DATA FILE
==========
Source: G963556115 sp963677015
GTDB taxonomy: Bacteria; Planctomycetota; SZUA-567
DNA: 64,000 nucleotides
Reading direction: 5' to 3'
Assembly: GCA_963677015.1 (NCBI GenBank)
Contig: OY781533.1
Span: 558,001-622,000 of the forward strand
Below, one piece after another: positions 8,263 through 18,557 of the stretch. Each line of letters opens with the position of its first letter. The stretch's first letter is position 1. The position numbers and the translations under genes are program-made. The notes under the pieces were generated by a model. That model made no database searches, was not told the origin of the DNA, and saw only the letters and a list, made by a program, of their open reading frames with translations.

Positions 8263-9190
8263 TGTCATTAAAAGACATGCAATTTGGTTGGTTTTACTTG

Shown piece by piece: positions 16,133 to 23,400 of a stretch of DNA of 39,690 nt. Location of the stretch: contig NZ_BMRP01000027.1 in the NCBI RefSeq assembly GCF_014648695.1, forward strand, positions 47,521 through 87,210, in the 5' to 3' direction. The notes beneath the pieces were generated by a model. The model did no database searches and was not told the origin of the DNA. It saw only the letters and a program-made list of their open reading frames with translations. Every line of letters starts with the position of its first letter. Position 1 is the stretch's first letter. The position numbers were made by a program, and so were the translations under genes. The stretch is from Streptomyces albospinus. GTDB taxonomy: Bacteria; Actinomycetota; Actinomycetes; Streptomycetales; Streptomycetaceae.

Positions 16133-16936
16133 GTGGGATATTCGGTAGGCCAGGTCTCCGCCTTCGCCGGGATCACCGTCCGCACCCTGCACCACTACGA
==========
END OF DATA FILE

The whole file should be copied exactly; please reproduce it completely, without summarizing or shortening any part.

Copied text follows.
Source: G963556115 sp963677015
GTDB taxonomy: Bacteria; Planctomycetota; SZUA-567
DNA: 64,000 nucleotides
Reading direction: 5' to 3'
Assembly: GCA_963677015.1 (NCBI GenBank)
Contig: OY781533.1
Span: 558,001-622,000 of the forward strand
Below, one piece after another: positions 8,263 through 18,557 of the stretch. Each line of letters opens with the position of its first letter. The stretch's first letter is position 1. The position numbers and the translations under genes are program-made. The notes under the pieces were generated by a model. That model made no database searches, was not told the origin of the DNA, and saw only the letters and a list, made by a program, of their open reading frames with translations.

Positions 8263-9190
8263 TGTCATTAAAAGACATGCAATTTGGTTGGTTTTACTTG

Shown piece by piece: positions 16,133 to 23,400 of a stretch of DNA of 39,690 nt. Location of the stretch: contig NZ_BMRP01000027.1 in the NCBI RefSeq assembly GCF_014648695.1, forward strand, positions 47,521 through 87,210, in the 5' to 3' direction. The notes beneath the pieces were generated by a model. The model did no database searches and was not told the origin of the DNA. It saw only the letters and a program-made list of their open reading frames with translations. Every line of letters starts with the position of its first letter. Position 1 is the stretch's first letter. The position numbers were made by a program, and so were the translations under genes. The stretch is from Streptomyces albospinus. GTDB taxonomy: Bacteria; Actinomycetota; Actinomycetes; Streptomycetales; Streptomycetaceae.

Positions 16133-16936
16133 GTGGGATATTCGGTAGGCCAGGTCTCCGCCTTCGCCGGGATCACCGTCCGCACCCTGCACCACTACGA